In Particular, she expressed excitement about the revival of the Itare Dam project in Kuresoi North, which she believes will revolutionize agriculture and improve the supply of clean water in Nakuru County.
“The absolute best News!! Was waiting on this. ITARE Dam is a game changer for Nakuru County. Water & Food Security will be guaranteed,” she stated on her Twitter.
Earlier today, President Ruto met his Italian counterpart Sergio Mattarela where the two committed, in good faith, to re-establish cooperation on water and sanitation programs.
Speaking at State House, Ruto announced that they had agreed to withdraw the arbitration cases against the three dams and that they should be able to resume construction in a few months.
“I’m proud to announce that the three dams which were subjected to court cases and court matters, we should be able to go on with the construction of these three dams in a few months,” he said.
Governor Kihika commended the President for honouring one of his campaign promises; that he would revive the construction and completion of the dam once elected.
The Sh38 billion project stalled in 2018 due to delays in the disbursement of funds from both the Kenyan government and the Italian government, which is funding part of the project.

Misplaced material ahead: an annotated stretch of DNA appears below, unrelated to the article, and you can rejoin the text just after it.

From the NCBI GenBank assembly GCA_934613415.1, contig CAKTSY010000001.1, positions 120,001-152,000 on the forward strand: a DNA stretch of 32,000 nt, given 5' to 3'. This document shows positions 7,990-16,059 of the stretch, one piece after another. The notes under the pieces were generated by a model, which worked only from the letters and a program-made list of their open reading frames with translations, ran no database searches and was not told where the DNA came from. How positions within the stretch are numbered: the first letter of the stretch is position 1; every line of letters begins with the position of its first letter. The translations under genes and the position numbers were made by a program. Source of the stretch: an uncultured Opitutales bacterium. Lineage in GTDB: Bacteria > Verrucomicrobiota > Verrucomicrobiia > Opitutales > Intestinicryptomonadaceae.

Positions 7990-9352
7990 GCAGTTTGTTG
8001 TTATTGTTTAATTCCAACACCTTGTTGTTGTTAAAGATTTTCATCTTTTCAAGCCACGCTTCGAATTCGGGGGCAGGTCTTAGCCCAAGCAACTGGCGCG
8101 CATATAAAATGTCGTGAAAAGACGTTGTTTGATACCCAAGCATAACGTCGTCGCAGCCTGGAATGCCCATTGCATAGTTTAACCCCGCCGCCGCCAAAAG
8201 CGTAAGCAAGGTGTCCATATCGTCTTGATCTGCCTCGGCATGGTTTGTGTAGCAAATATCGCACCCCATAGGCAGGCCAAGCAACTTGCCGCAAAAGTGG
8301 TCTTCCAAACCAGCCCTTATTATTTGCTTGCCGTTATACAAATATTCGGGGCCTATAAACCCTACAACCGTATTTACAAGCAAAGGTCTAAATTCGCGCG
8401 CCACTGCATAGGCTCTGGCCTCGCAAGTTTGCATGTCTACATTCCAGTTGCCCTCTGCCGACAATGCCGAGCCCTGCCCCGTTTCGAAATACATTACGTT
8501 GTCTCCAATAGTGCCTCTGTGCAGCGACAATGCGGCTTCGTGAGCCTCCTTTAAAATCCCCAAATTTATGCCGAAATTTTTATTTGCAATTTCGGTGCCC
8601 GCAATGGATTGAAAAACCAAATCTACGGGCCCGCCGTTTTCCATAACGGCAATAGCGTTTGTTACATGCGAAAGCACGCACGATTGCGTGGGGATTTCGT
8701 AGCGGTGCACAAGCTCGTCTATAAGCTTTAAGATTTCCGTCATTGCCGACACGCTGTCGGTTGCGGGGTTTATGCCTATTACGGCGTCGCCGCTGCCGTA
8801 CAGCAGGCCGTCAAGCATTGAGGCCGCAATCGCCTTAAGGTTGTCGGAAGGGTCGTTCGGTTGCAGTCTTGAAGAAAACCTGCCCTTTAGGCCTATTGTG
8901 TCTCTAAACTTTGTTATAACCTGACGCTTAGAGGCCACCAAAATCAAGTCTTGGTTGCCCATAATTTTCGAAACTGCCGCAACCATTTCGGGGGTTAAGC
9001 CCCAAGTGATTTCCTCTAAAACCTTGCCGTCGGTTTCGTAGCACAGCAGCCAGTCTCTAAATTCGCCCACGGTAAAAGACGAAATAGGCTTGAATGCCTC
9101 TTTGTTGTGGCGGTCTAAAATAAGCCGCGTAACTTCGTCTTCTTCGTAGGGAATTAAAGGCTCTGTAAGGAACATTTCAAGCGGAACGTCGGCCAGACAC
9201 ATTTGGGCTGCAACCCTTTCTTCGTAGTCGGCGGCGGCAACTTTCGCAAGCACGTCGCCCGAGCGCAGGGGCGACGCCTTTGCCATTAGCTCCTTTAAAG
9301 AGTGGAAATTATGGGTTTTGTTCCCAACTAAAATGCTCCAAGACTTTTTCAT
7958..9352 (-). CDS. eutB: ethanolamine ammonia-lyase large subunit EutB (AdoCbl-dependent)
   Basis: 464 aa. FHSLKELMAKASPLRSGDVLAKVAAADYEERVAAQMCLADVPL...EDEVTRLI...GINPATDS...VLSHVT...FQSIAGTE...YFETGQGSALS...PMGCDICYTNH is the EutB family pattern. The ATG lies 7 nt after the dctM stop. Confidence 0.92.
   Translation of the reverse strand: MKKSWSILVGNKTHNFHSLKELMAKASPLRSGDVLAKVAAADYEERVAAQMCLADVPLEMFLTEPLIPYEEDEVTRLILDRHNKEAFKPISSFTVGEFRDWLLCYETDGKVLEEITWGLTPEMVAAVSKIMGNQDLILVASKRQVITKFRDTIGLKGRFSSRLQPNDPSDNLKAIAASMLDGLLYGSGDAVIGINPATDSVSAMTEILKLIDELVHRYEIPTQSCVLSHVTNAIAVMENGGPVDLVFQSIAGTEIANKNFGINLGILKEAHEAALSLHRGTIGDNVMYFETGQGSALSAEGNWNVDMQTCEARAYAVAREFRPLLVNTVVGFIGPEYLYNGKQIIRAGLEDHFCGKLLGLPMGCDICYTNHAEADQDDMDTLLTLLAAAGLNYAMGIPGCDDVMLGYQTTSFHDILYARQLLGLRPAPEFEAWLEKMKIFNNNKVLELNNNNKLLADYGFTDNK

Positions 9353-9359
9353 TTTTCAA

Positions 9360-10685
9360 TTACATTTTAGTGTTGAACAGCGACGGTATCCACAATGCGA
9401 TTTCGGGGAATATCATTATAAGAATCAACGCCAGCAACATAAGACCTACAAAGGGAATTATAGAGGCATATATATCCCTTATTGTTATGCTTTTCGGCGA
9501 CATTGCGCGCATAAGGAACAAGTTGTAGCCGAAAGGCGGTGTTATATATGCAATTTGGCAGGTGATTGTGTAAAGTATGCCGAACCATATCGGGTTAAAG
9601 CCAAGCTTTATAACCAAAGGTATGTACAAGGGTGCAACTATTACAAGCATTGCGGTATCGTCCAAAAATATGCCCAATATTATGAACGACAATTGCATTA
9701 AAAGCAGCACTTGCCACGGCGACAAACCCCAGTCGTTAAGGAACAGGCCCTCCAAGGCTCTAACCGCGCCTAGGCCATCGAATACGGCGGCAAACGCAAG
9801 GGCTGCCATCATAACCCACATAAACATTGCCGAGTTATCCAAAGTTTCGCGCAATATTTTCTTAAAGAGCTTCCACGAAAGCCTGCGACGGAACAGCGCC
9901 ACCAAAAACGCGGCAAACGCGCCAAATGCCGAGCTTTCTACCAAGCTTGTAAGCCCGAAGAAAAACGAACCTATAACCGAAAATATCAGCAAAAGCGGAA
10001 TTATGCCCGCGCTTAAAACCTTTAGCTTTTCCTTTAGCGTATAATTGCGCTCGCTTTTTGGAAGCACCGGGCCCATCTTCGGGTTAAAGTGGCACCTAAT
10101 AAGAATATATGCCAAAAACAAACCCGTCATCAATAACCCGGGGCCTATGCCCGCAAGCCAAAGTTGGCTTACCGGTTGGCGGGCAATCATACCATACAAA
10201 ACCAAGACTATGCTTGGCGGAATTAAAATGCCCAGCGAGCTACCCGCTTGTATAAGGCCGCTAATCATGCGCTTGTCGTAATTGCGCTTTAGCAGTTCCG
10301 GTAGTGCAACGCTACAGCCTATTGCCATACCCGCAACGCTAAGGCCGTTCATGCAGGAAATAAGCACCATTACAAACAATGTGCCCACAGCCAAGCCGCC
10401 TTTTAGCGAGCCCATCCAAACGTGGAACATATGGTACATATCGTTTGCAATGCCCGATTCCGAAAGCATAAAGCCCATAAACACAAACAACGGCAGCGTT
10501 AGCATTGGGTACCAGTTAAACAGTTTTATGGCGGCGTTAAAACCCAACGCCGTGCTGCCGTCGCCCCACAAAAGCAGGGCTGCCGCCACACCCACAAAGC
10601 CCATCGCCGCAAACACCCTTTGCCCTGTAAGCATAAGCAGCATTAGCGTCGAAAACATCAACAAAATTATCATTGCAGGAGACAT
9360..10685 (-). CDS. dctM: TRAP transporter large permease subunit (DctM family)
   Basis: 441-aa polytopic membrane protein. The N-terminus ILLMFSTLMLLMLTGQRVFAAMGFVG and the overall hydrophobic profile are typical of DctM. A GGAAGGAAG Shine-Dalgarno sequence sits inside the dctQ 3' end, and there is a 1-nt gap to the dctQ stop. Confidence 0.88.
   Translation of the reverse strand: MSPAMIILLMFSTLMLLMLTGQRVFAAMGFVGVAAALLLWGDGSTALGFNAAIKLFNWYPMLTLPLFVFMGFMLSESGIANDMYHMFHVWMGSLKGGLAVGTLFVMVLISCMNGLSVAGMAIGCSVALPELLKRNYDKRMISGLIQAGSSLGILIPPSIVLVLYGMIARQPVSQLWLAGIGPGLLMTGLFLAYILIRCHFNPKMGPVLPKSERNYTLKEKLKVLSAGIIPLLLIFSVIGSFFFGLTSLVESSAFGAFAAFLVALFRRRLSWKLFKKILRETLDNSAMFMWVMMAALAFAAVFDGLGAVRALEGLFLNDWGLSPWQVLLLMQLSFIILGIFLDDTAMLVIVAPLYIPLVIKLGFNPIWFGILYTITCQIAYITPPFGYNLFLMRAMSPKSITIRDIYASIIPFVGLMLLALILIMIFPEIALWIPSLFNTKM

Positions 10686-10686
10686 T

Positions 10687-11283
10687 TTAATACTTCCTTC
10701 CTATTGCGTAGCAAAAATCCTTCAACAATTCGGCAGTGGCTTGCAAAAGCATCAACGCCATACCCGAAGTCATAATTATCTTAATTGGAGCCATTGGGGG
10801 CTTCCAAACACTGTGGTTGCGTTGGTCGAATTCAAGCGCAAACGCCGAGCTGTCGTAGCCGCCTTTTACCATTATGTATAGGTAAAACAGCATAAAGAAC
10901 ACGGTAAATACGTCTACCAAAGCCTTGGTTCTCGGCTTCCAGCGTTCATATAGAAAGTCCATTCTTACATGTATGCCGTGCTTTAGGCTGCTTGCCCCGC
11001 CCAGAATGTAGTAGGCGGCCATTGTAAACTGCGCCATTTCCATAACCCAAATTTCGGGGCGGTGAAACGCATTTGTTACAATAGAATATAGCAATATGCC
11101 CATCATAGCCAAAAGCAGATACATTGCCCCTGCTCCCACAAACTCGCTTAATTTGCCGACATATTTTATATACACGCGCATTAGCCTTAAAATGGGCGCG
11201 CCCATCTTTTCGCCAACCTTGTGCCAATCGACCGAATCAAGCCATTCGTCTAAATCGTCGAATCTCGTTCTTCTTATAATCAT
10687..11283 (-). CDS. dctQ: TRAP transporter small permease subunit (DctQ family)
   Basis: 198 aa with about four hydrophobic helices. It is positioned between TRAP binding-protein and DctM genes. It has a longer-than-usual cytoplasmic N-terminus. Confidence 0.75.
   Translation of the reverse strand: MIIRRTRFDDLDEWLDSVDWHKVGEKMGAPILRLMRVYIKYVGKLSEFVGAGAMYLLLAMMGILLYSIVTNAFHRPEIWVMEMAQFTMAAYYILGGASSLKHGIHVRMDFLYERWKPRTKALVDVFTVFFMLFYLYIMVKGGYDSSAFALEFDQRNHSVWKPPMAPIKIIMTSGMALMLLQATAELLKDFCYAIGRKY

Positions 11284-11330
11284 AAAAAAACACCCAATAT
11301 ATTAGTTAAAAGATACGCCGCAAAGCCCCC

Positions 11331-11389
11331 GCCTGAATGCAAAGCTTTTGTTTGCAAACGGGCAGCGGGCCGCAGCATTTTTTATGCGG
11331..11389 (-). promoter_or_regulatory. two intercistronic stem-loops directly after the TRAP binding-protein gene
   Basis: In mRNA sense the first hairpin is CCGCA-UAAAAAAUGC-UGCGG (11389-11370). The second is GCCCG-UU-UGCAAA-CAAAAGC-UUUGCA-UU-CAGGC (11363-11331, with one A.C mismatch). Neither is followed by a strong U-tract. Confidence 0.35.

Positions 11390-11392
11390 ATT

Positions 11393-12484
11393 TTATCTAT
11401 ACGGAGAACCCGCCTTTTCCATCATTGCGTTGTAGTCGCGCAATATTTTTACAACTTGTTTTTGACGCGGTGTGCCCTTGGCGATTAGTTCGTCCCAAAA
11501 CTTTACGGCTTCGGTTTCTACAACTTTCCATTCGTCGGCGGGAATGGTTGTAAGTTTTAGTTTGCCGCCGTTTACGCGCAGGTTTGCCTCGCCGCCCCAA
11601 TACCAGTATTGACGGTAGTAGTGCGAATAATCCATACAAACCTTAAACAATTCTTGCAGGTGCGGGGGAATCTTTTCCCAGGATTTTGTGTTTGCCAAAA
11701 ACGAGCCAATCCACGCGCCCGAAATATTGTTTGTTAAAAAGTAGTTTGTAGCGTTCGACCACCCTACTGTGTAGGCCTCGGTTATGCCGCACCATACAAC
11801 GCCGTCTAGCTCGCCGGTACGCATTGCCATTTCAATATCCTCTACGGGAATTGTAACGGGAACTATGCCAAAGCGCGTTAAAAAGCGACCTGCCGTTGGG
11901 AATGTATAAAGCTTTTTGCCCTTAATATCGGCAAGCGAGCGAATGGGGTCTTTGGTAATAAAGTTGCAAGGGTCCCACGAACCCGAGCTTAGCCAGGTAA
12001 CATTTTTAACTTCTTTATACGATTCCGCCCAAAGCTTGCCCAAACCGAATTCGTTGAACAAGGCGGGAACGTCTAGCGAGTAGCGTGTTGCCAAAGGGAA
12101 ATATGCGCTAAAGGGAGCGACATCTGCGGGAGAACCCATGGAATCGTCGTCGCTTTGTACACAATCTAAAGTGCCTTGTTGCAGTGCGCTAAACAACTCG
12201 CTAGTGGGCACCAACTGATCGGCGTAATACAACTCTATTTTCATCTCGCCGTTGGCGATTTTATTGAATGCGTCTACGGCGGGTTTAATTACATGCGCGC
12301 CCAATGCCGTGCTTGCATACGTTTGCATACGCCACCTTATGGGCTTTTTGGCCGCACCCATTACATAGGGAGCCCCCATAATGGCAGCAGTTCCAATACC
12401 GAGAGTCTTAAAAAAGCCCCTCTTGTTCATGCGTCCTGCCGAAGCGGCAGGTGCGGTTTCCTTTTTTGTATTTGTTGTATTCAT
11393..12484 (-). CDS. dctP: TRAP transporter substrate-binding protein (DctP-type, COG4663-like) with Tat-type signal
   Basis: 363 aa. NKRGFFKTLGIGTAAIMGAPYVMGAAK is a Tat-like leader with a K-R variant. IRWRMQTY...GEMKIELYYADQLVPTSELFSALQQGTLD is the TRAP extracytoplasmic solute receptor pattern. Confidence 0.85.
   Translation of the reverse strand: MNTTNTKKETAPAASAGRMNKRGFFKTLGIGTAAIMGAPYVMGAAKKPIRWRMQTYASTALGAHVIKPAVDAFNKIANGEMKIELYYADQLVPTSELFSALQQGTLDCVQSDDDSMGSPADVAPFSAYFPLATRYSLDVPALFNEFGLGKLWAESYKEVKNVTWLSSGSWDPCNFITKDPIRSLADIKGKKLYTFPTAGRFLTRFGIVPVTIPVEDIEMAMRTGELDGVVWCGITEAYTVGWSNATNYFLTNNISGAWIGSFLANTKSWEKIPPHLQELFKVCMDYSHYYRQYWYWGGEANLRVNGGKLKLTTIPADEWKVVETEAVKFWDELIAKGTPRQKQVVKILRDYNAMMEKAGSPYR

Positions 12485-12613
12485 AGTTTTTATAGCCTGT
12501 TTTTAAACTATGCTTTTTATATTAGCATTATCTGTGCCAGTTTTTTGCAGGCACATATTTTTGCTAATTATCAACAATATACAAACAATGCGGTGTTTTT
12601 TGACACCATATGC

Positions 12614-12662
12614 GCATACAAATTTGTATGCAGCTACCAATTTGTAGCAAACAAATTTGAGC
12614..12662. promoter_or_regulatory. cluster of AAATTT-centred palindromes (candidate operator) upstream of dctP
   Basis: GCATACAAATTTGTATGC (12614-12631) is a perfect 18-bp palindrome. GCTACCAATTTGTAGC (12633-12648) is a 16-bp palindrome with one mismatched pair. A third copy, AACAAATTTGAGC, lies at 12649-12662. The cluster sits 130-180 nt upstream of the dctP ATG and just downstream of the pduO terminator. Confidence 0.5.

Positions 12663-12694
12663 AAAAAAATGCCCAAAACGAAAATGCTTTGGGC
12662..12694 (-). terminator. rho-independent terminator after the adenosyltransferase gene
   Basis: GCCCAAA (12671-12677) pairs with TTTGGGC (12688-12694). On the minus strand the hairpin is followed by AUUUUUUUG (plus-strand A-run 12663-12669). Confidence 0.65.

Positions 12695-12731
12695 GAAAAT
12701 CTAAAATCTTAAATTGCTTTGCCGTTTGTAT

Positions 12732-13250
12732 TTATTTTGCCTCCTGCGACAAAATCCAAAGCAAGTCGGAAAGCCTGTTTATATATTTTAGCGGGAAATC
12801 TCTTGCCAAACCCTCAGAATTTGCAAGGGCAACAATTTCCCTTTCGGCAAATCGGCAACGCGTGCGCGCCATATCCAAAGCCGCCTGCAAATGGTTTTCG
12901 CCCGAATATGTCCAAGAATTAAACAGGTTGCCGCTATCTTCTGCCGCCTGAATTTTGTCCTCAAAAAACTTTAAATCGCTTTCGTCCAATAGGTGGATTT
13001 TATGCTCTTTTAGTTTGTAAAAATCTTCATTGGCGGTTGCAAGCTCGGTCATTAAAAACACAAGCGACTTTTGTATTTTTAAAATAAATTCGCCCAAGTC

The project has also faced several legal disputes, including a case filed by a group of activists who claim that the project will have adverse effects on the environment and the local communities.
Once complete, the 56.1 million cubic meters of water that covers an area of approximately 2,500 hectares is expected to provide water to over 800,000 residents in Nakuru County.
Nakuru Rastafarians Urge Kenyans to Protect Cultural Traditions, Values after LGBTQ Ruling
Same-sex unions remain illegal in Kenya, as homosexual activity is criminalized under Section 162 of the Penal Code. The maximum sentence for engaging in homosexual activity is 14 years in prison.
The Rastafari community in Nakuru is calling on Kenyans to stand up and protect their cultural traditions and values following the recent Supreme Court of Kenya ruling on Lesbian, Gay, Bisexual, Transgender and Queer (LGBTQ).
The apex court recently criticised the government for failing to register unions and associations for the LGBTQ people, saying the decision discriminates against the rights of the community.